Hard on the heels of all that community and government love behind the Hunger Free North Dakota project comes Oak Park, Michigan, with a decidely different relationship to gardening.
You may have heard about Julie Bass, a resident of Oak Park who constructed raised beds and planted vegetables in her front yard after the yard was torn up for sewer pipe installation. Despite the garden’s tidy-ness, the nutritional value it provides for her family, and its popularity with the neighborhood kids, the city of Oak Park has ordered Bass to remove the garden or face 93 days in jail.
City code states that all unpaved portions of a site shall be planted with grass or ground cover or shrubbery or other suitable live plant material. The violation ostensibly stems from a disgreement over the meaning of “suitable.”
Oak Park’s Planning and Technology Director Kevin Rulkowski says, “If you look at the dictionary, suitable means common. You can look all throughout the city and you’ll never find another vegetable garden that consumes the entire front yard.” (Action News article link below.)
“Suitable” and “common” (or” commonly-occurring”) do not actually mean the same thing, but that’s hardly the point.
Oak Park is a small and struggling community, like so many others across the country. And like so many other communities, they have complicated codes, ruled, and identities that need to be negotiated and respected.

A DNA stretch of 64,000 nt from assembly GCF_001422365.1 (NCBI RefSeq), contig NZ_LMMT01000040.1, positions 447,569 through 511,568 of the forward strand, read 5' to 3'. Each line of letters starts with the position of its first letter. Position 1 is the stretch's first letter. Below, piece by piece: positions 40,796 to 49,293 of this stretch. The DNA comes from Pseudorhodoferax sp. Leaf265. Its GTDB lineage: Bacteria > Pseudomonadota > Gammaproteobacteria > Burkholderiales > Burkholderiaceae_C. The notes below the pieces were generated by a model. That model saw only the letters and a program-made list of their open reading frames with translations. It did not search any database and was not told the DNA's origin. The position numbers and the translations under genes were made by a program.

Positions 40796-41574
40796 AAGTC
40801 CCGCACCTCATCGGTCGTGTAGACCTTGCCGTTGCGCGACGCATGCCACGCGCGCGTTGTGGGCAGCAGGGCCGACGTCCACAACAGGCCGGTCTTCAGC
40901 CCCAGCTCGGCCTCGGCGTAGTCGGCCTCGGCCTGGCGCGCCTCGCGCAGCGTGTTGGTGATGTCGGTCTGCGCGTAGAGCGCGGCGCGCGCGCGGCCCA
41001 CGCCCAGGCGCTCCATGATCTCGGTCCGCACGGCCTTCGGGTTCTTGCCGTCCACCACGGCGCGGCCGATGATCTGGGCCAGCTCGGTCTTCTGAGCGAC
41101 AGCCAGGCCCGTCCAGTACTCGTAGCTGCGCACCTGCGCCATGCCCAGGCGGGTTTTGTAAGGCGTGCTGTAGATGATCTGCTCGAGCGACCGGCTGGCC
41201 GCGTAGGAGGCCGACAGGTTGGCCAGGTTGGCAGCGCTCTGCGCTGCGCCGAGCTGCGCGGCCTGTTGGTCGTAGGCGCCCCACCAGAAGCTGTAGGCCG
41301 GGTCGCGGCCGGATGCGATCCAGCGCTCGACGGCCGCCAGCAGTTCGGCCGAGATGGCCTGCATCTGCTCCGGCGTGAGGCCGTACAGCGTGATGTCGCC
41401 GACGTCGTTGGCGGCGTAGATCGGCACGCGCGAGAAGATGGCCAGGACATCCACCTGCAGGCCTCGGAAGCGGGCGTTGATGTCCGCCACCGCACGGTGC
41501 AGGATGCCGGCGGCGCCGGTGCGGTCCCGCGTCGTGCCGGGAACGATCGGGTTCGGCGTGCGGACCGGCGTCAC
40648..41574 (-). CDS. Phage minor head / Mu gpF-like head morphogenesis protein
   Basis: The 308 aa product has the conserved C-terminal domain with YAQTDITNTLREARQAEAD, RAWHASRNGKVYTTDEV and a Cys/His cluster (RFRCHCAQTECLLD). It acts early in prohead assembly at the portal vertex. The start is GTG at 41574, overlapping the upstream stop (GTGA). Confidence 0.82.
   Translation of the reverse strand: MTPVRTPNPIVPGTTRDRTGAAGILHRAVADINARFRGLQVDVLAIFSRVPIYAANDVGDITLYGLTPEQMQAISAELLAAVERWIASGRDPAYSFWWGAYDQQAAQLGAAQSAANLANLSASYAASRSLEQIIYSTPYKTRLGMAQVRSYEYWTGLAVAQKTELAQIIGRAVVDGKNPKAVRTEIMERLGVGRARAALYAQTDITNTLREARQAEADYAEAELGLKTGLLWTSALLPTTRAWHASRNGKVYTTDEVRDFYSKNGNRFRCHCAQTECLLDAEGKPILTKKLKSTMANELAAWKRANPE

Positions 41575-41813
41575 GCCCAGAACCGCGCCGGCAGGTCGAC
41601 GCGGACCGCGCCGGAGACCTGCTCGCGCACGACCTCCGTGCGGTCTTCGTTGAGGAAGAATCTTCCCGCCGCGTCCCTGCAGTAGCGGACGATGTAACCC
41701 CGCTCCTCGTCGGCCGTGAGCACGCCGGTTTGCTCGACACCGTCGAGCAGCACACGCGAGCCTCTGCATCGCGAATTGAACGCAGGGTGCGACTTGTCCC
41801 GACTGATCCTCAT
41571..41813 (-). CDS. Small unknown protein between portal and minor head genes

Right now, Oak Park has an opportunity to enter into a dialogue about its relationship to food, health, environment, and community, and perhaps make some changes. Julie Bass might look like a problem to the city authorities, but she’s really a gift.
You can help Julie and Oak Park by participating in an email campaign addressed to Rulkowski and city council members and managers, gently helping them to see this great opportunity to grow as a community, and perhaps take a page from neighboring Detroit’s community gardening book!
Julie’s blog with helpful press links:
The Action News Story w/video:
Oak Park’s Municipal Cite:
Email addresses for Oak Park’s Technical & Planning Director, Kevin Rulkowski and city council members and managers:
firstname.lastname@example.org, email@example.com, firstname.lastname@example.org, email@example.com, firstname.lastname@example.org, email@example.com, firstname.lastname@example.org, email@example.com, firstname.lastname@example.org
(Thanks to the respondants on http://kitchengardeners.org for providing the emails and CaretoCare for picking up the Action News story!)
(Photo credit: Julie Bass)
I’ve been following this for a bit. It is one of the most bizarre things I have ever heard of.
Well, fuck it, I don’t care what you think. I’m trying to do the right thing.
The U.S. uses nearly 4 terawatts of energy per year (a terawatt is 1 trillion watts). According to Reason magazine’s science editor, Ronald Bailey, relying on the work of MIT’s Daniel Nocera, putting a windmill on every available spot on the globe that has class 3 winds or higher—i.e., winds in excess of 11.5 mph—would produce 2.1 terawatts at best. And we’re not going to be piping in wind energy from the Mongolian steppes. Biomass could produce 10 terawatts—if every person on the planet stopped eating, and we converted all of the world’s crops into fuel for machines instead of people.